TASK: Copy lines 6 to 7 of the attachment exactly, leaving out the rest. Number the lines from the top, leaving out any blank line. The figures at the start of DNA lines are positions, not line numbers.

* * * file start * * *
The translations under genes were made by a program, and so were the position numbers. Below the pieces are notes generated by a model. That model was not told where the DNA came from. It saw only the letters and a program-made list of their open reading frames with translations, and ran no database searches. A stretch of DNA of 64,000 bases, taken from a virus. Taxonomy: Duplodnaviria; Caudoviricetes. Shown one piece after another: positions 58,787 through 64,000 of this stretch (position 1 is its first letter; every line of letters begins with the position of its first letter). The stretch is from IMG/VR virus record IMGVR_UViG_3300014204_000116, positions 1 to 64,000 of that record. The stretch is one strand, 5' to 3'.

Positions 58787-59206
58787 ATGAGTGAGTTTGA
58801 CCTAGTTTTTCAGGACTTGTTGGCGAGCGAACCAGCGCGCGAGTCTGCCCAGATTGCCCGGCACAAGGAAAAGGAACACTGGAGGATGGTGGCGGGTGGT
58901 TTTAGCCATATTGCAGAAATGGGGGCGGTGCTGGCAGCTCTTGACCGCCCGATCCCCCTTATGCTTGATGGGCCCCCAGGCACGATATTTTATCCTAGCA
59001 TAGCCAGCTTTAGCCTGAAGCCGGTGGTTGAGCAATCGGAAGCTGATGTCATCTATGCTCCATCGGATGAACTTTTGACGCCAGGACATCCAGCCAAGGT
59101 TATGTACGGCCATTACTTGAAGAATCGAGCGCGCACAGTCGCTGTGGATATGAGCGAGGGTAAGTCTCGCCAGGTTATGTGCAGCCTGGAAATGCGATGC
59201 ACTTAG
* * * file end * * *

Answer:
59001 TAGCCAGCTTTAGCCTGAAGCCGGTGGTTGAGCAATCGGAAGCTGATGTCATCTATGCTCCATCGGATGAACTTTTGACGCCAGGACATCCAGCCAAGGT
59101 TATGTACGGCCATTACTTGAAGAATCGAGCGCGCACAGTCGCTGTGGATATGAGCGAGGGTAAGTCTCGCCAGGTTATGTGCAGCCTGGAAATGCGATGC